Holiday Treats: Candy Recipes for the Season
Experience sweet success with these easy candy recipes.
Yummy candies, like Heavenly Hash, French Fudge, Divinity and Toasted Pecan Cream Fudge, add a sweet touch to holiday gatherings.
Candy making carries a mystique that many folks find intimidating, but there is simply nothing that satisfies a holiday craving like candy recipes and homemade sweets. We’ve all heard tales of fudge that wouldn’t set or brittle that just would not break, but with a bit of care and a little understanding, comforting confection is easy to achieve. Employ these few practical suggestions, and you can make holiday treats to share with family and friends this season or any day. Who knows? Your candy may become a family tradition.
My grandmother’s specialty was divinity, or sea foam candy. She made it often, choosing days carefully after consulting the weather report. If it rained, her candy making was postponed. If it was dry and clear, out came the old candy pot, spoon and sugar canister.
My mother’s specialty is fudge. Chocolate, peanut butter, white fudge studded with red cherries and, her favorite, pineapple. She has a special fudge platter from her high school days. Yellow roses rim the large, deep dish that came from redeeming Octogon Bar Soap wrappers.
I am partial to fudge, too. We are always looking for new and unique flavors. The vote is still out on the carrot and prune fudges we recently tried. Through practice and advice from others, I’ve found candy making easy when three basic tips are followed.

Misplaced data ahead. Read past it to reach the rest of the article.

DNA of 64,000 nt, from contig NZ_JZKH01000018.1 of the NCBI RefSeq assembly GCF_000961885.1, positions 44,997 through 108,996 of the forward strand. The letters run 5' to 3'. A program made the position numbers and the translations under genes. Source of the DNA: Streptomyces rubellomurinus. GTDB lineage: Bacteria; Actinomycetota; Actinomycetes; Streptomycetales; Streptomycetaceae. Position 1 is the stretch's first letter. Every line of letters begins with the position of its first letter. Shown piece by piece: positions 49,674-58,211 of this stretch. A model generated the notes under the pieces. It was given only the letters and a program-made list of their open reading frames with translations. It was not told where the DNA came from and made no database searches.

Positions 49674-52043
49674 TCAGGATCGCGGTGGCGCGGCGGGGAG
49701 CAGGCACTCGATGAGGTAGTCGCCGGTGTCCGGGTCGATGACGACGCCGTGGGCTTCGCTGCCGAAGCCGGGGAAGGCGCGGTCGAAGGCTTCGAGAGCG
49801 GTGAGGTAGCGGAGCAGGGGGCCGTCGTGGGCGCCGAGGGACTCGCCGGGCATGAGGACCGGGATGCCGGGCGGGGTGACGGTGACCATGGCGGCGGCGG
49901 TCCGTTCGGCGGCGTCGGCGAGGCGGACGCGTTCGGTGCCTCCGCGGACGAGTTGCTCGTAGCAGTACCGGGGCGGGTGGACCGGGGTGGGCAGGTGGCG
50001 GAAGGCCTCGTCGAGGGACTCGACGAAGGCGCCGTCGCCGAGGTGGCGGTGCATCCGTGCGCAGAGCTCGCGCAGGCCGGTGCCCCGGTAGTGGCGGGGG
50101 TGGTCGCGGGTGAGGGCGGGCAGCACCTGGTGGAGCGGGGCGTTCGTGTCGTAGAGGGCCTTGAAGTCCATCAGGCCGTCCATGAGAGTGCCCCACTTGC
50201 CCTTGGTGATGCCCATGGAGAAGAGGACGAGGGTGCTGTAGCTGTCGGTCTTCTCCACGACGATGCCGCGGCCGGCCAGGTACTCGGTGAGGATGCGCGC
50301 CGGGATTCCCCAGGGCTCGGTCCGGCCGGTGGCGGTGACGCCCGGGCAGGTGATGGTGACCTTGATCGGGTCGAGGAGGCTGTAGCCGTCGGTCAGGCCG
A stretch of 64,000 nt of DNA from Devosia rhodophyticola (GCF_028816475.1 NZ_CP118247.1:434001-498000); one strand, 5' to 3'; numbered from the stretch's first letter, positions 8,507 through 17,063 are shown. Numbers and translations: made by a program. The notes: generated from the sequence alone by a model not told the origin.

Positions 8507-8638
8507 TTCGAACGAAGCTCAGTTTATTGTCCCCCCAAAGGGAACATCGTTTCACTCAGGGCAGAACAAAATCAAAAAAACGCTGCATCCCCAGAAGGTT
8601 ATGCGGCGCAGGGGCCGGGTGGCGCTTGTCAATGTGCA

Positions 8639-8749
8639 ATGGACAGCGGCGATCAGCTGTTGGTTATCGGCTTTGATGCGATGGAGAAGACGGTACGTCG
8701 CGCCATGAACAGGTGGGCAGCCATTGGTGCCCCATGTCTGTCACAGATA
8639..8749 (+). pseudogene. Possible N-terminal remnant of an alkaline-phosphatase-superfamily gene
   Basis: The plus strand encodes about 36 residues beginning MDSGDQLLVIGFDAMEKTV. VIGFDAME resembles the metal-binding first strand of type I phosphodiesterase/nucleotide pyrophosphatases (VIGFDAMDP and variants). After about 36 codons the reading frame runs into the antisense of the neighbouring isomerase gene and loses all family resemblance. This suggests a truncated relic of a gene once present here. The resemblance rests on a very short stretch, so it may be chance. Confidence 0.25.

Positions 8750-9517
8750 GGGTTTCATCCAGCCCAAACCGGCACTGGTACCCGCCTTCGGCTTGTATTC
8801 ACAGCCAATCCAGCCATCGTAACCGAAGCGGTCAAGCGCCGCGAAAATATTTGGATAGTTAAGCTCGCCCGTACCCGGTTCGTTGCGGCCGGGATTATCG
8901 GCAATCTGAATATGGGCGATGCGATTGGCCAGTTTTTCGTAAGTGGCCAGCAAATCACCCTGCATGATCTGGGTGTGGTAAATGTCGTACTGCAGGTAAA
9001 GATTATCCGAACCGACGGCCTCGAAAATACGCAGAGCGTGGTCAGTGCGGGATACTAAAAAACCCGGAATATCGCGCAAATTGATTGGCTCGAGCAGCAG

1. Understanding candy temperatures is key to candy success. Each level of heat is called a stage. The following basic stages describe what to look for while cooking sugar syrup.
Soft Ball: 234 to 240 degrees. If a spoonful of syrup is dropped in a cup of cold water, it will quickly form a soft ball that loses its shape as soon as removed from the water. Most fudges and fondants are cooked to this stage.
Firm Ball: 245 to 250 degrees. This syrup will form a firm but pliable ball in cold water. It will hold its shape momentarily out of water. Most divinity and caramels are cooked to this stage.
Hard Ball: 255 to 265 degrees. This syrup forms a hard ball, will not lose its shape and can be rolled around on a platter. Most taffy is cooked to this stage.
Soft or Light Crack: 270 to 280 degrees. This syrup forms brittle threads in cold water that melt when taken from the water. Most butterscotch is cooked to this stage.
Hard Crack: 285 to 300 degrees. This syrup forms brittle threads in cold water that stay brittle out of water. Most brittle candies such as peanut brittle are cooked to this stage.
You can test the syrup in two ways. A candy thermometer, which costs $10 to $30, can be purchased at hardware, kitchen stores and large discount stores. It is the most reliable.
You also can use the old-fashioned cold water method. You’ll need a cup of cold water ready as you are cooking the syrup. As soon as the syrup has boiled at least 5 minutes, drop a teaspoonful of syrup into the cup of water. It should sink to the bottom. Use your finger to see if it holds shape, cracks, dissolves or spreads. If you are a novice at candy making, you should remove the pan from the heat so as not to scorch the syrup while testing it. Be careful not to get hot syrup on your skin.
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